The neurobiology of fatherhood in humans seems to be similar to the neurobiology of motherhood, involving two brain systems – a “motivational” system that refers to the drive to nurture offspring, and an “empathy” system that refers to the ability to understand the thoughts and feelings of others.
Fathers shown pictures of their own newborns experienced more activation of empathy and reward systems than when shown pictures of unknown newborns.
For example, brain responses of mothers and fathers to pictures or videos of their infants overlap. Increased activity is found in parts of the brain associated with reward, motivation, and empathy. In one study, increased activity in brain reward systems also correlated with the father’s active engagement in caregiving, as reported by the mother.
In another study, fathers shown pictures of their own newborns experienced more activation of empathy and reward systems than fathers shown pictures of unknown newborns. In another study, a new father’s self-reported positive thoughts about his infant correlated with reward system activation in response to his infant’s cries. Future research will look at other brain responses in fathers – to children’s laughter, speech, and movements.
There is growing evidence that these changes are linked with the hormones that are produced when fathers care for their children. The key difference between human mothers and fathers is the degree of variability in fatherhood. After birth, most mothers are actively involved in parenting, but fatherhood is activated only when circumstances require or allow it, and even then it is highly variable.
When fatherhood is activated, neural processes take place in fathers that are similar to those in mothers.
In societies with small family units living apart from extended family networks and in families with scarce resources, paternal involvement is necessary. When fatherhood is activated, neural processes take place in fathers that are similar to those in mothers. It is as if a parental potential resides in all humans and is activated when circumstances require.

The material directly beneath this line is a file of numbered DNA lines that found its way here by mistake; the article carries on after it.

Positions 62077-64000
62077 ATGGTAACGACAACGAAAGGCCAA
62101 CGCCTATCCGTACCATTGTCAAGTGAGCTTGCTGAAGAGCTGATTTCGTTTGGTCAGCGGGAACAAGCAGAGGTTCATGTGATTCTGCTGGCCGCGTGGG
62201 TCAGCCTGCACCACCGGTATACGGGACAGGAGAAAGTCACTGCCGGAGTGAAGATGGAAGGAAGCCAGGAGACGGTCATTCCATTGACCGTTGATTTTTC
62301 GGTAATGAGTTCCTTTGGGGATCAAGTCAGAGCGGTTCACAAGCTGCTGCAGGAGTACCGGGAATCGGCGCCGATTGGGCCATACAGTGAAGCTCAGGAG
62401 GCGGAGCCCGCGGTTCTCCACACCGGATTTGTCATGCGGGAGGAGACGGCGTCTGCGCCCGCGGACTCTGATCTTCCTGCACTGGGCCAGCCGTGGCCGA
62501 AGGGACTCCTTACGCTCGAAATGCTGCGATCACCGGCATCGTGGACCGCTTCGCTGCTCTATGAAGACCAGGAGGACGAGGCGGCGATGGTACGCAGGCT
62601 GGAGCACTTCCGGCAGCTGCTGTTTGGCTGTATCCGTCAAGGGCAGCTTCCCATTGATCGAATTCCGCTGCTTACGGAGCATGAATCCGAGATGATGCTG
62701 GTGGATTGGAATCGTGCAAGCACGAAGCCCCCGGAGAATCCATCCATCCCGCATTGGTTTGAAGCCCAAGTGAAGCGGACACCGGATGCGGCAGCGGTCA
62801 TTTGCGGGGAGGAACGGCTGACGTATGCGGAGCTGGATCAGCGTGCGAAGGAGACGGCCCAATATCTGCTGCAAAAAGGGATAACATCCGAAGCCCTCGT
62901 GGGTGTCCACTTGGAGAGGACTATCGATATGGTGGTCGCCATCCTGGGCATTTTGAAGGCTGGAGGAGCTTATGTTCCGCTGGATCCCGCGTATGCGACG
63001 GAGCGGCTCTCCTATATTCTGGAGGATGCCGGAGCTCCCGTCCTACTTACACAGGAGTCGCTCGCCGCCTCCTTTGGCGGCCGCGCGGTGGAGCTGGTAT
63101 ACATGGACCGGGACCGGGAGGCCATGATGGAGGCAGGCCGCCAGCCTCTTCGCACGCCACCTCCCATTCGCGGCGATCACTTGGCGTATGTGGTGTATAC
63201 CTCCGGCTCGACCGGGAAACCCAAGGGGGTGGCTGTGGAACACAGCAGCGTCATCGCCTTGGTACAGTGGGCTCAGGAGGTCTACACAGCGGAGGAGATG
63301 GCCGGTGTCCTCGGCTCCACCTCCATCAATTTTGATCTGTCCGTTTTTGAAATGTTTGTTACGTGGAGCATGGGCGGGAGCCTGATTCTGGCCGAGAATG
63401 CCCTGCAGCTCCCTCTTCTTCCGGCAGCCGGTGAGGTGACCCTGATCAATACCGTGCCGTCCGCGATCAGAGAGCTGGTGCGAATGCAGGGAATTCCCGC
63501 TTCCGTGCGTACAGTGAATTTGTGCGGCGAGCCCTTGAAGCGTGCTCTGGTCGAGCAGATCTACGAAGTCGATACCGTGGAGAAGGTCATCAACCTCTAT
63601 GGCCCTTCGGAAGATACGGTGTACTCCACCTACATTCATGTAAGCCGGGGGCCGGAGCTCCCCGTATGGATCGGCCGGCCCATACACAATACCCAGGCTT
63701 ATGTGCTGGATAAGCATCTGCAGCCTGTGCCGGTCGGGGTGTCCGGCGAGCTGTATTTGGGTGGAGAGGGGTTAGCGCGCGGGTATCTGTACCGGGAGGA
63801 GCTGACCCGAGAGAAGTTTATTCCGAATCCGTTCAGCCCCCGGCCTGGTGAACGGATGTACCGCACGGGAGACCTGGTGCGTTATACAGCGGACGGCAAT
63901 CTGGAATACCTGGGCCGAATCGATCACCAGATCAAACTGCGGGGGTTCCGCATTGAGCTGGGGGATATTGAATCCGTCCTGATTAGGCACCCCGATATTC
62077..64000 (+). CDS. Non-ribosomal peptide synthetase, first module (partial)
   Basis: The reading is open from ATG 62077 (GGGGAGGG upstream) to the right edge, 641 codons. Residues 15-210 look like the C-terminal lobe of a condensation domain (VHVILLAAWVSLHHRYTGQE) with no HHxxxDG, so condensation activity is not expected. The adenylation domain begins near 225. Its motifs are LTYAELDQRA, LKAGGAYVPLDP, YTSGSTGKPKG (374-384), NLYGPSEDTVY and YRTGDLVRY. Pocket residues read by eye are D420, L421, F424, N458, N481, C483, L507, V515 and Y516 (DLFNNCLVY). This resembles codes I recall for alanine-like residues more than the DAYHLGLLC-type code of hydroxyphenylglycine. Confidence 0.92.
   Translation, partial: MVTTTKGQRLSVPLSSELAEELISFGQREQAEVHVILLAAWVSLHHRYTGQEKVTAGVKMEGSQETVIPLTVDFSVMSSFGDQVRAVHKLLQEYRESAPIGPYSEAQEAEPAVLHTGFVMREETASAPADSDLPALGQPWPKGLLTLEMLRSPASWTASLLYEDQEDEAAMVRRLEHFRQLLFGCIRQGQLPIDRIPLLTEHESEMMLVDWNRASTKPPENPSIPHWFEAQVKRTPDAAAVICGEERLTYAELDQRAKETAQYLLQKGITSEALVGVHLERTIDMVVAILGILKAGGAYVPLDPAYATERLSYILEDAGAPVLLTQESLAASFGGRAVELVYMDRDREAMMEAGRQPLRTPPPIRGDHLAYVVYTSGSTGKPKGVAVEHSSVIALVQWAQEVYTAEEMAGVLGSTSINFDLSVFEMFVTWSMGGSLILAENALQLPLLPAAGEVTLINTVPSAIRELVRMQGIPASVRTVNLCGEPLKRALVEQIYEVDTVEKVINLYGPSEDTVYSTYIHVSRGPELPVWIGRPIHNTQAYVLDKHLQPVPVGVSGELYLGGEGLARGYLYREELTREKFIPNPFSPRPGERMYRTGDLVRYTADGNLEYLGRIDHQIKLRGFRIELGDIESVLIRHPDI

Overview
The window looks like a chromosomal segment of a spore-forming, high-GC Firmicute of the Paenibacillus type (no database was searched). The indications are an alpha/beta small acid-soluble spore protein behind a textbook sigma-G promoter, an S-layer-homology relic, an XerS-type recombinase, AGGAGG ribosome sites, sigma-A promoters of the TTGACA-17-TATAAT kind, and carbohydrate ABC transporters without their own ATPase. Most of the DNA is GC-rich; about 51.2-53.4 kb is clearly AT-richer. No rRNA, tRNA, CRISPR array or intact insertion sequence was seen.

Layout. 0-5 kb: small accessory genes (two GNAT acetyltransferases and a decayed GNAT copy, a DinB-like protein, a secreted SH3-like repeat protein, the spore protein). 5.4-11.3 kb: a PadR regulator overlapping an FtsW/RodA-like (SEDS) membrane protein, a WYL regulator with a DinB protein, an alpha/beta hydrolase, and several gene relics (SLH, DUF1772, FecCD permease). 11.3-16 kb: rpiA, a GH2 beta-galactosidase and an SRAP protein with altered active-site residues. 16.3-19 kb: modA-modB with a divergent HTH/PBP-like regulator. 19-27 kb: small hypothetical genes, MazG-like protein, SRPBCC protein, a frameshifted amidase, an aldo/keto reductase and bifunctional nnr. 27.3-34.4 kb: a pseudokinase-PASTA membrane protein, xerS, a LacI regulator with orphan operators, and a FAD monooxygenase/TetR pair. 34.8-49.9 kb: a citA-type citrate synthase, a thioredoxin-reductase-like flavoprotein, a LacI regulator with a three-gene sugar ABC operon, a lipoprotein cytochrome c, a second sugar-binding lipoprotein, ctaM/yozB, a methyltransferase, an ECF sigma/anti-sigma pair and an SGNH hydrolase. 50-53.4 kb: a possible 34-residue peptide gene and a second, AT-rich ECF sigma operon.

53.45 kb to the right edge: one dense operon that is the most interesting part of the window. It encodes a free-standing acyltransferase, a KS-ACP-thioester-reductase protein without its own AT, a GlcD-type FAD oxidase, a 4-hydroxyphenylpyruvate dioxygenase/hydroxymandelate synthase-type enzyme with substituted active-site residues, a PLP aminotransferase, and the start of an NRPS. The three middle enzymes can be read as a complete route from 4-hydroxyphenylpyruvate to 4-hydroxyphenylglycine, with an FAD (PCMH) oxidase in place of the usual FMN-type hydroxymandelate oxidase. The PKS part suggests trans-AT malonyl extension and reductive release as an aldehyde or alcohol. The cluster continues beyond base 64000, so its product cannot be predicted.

In the wild, fathers are actively engaged in caring for their young in only 5% of mammalian species (e.g., some primates, rodents, and canids, in particular). As in humans, this paternal behavior involves similar brain processes as those involved with maternal behavior. But when animals are held in captivity and in non-natural conditions, fathers can become more active. This suggests that parental brain systems may exist in many male mammals, and that they can be activated when an active paternal role is desirable or possible.
Key takeaways for caregivers Supportive fathers influence their children in significant ways, including the development of cognitive and social skills. The positive impact of fathers is greater when fathers’ relationships with mothers are strong and supportive. Fathers can help their children’s development through supportive and involved parenting and engaging activities, such as reading books and...
Key takeaways for caregivers Parents who work outside of the standard Monday-Friday, 9-5 hours must strike a balance between their work schedule and the demands of parenting. Fathers’ parenting is often influenced by non-standard work schedules and some types of work, such as night shifts, may increase certain types of parenting, whereas others may decrease...